Foundation for a Healthy Kentucky

Foundation for a Healthy Kentucky

Through its SIF grant, the Foundation for a Healthy Kentucky will improve access to needed health services, reduce health risks and disparities, and promote health equality in low-income communities in Kentucky. Subgrantees will focus on testing innovative strategies to increase physical activity, improve nutrition, and curb smoking and other unhealthy habits and increase access to health services in underserved communities.

Grantee Information
Federal Awards: 
$2 million over two years (2010-2011) $1 million in 2012
Focus Area: 
Healthy Futures
Geographic Focus: 
Kentucky rural and low-income communities
Collaborating Partners: 
Center for Community and Health Evaluation

The Foundation’s approach is characterized by funding and intensive training and technical assistance to community groups with innovative ideas for improving the health of their community. It draws on local knowledge to identify pressing health needs and supplements local initiative efforts with local health statistics to help focus investments on pressing challenges. Working collaboratively with communities, indicators of health progress are developed and tracked. Current subgrantees are testing innovative strategies to increase access to needed health services, including dental and behavioral health, in underserved communities. With SIF funds, the Foundation is expanding its work to increase the rigor of evaluation applied to each innovation.

Track Record before Social Innovation Fund Grant:

  • The Foundation initiated the Local Data for Local Action program to offer grants, data and technical assistance to community-based coalitions working on pressing health issues. Grantees are diverse and have included local health departments, a state university, and a county board of education.
  • The Foundation sponsors targeted research, forums, training programs, and technical assistance. The Foundation funds, populated with data analyzed by the Kentucky State Cabinet for Health and Family Services and epidemiologists at the University of Kentucky. This information helps guide and ground local proposals and the Foundation investments.
  • Prior Foundation investments have contributed to development of a model for in-home care of the state’s frail elderly population; launch of a pilot e-prescription program; and expansion of school-based primary and dental care for low-income families with limited transportation.


  • The Foundation has awarded nine grants to date focusing on a variety of issues important to Kentuckians: access to health care in rural and underserved areas, expanding fitness opportunities for low-income youth, and providing innovative dental care for special needs children;
  • The Foundation, in conjunction with its evaluation partner, Center for Community and Health Evaluation (CCHE), has been deeply engaged with subgrantees – providing them technical assistance as they develop their evaluation plans. These plans will push subgrantees to be more rigorous in their evaluation efforts; and
  • Programs supported by the Foundation for a Healthy Kentucky’s Social Innovation Fund grants are seeing patients and have served over 10,000 individuals.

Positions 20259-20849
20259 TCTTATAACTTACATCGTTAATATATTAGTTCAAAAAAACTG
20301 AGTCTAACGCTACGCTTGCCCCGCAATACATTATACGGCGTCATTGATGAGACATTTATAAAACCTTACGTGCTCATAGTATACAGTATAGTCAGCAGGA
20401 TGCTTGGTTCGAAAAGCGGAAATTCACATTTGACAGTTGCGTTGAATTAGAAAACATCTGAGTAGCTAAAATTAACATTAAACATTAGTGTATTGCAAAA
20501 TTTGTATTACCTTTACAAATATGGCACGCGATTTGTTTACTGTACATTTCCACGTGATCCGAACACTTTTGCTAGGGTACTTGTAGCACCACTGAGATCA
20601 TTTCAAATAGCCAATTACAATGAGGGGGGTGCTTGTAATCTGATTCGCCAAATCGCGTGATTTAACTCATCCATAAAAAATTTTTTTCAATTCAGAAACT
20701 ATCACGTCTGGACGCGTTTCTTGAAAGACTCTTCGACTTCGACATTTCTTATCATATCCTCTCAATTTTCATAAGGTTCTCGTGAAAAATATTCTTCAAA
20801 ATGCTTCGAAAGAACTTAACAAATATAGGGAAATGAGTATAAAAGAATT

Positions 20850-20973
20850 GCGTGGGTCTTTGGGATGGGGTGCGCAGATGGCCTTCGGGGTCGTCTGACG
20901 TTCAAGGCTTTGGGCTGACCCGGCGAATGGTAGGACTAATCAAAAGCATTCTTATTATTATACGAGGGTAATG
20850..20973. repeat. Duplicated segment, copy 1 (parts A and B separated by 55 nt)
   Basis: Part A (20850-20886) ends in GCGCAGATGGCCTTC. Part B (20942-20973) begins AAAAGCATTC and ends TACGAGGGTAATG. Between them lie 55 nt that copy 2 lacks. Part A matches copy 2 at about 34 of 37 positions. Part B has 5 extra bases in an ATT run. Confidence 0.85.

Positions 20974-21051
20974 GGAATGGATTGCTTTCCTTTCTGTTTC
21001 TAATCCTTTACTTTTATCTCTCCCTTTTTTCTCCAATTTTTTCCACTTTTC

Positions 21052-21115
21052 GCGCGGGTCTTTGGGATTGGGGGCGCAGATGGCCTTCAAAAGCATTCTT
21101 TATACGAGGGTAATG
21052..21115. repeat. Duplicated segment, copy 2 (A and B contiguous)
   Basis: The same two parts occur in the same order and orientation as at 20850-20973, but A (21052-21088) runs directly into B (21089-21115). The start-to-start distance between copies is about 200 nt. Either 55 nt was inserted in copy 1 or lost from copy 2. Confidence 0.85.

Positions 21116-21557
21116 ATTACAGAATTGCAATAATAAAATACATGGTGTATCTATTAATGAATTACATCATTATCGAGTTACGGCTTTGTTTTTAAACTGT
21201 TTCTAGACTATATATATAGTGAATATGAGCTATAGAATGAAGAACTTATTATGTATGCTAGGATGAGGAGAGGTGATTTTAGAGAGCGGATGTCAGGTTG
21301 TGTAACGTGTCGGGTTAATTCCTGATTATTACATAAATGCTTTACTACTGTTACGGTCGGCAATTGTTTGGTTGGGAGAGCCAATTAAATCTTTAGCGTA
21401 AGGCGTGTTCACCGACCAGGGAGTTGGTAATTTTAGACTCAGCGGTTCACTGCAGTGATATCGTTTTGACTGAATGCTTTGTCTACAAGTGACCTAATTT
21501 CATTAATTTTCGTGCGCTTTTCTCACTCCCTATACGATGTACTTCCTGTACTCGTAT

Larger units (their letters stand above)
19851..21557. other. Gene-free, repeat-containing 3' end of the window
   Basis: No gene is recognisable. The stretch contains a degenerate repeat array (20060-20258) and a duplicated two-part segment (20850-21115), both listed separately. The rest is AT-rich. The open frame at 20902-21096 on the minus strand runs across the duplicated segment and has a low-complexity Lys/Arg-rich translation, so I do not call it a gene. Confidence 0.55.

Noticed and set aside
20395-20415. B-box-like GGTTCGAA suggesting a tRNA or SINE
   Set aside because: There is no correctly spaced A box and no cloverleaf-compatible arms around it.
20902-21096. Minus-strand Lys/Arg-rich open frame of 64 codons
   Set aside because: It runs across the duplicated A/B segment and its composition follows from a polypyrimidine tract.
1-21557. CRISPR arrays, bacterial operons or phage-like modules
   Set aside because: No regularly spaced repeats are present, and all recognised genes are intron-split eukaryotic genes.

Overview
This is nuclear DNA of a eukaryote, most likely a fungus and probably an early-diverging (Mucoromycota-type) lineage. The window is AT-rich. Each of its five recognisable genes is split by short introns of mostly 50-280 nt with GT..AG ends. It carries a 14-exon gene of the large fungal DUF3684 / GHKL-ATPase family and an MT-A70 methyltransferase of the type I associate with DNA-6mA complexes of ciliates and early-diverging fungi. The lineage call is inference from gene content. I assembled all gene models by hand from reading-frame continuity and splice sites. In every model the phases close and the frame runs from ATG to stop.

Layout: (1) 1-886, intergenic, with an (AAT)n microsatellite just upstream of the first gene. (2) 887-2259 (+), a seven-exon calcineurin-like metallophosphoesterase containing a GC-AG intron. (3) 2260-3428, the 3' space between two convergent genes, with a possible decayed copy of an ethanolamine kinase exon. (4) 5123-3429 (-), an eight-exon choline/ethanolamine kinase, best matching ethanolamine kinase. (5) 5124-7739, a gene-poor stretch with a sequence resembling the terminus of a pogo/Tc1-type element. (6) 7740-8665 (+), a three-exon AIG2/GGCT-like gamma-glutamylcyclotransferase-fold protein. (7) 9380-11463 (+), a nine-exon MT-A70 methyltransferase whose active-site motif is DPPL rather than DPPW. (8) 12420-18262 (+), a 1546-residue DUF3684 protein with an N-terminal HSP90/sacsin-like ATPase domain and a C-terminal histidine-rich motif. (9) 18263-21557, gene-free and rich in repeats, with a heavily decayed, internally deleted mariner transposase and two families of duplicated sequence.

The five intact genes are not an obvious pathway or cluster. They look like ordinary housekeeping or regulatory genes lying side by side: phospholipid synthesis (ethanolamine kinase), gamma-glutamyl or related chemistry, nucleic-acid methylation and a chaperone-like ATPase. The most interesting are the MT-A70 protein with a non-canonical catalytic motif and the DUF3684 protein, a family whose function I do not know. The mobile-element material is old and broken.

Nonprofits Receiving Social Innovation Fund Awards from Foundation for a Healthy Kentucky

Home of the InnocentsOldham County Health Department
King’s Daughter’s Medical CenterSt. Elizabeth Medical Center
Meade Activity Center, Inc.St. Joseph Health System
Meade Activity Center, Inc. 
Norton Healthcare Centers for Prevention and Wellness, in collaboration with the Norton Healthcare Foundation 

Home of the Innocents
Louisville, Kentucky
Areas Served: Jefferson and Surrounding Counties, KY
Initial Award Amount: $250,000
Awarded in 2011

In collaboration with local stakeholders, Home of the Innocents will establish a dental clinic at the newly-opened interdisciplinary Hockensmith Pediatric Assessment Center. The program would provide dental services to children in state care, children with special health care needs, and other children and families served by the Home and its partner agencies. The clinic would be a specialty teaching site for dental professionals and residents from the University of Louisville School of Dentistry. The Home projects that it will serve more than 7000 children each year through the new Pediatric Assessment Center. Comprehensive dental services will be available through the clinic, which is expected to increase access to dental care and improve oral health outcomes for the service population.

To achieve scale, the grantee's dental resident training program will share the model with statewide to increase access to dental services for children with special health care needs.

King’s Daughter’s Medical Center
Ashland, KY
Areas Served: Elliott, Fleming, Floyd, Johnson, Lewis, Magoffin, Martin and Morgan Counties, KY
Initial Award Amount: $124,548
Awarded in 2012

The King’s Daughter’s Medical Center provides mobile health services including advanced screening, health education and cardiac testing focused on eight rural Eastern Kentucky counties. The Social Innovation Fund grant from Foundation for a Healthy Kentucky supports the design and purchase of a new, custom-built, state-of-the-art mobile assessment vehicle that is equipped with point-of-care diabetes testing and advanced cardiac screening equipment. Basic screenings are free and advanced cardiac testing billed for insured patients, and provided at no cost for indigent and uninsured patients. Services would also include ensuring follow-up services to both the insured and uninsured through referrals to health care providers. The project will impact approximately 1,440 patients annually. The goals of the project are to: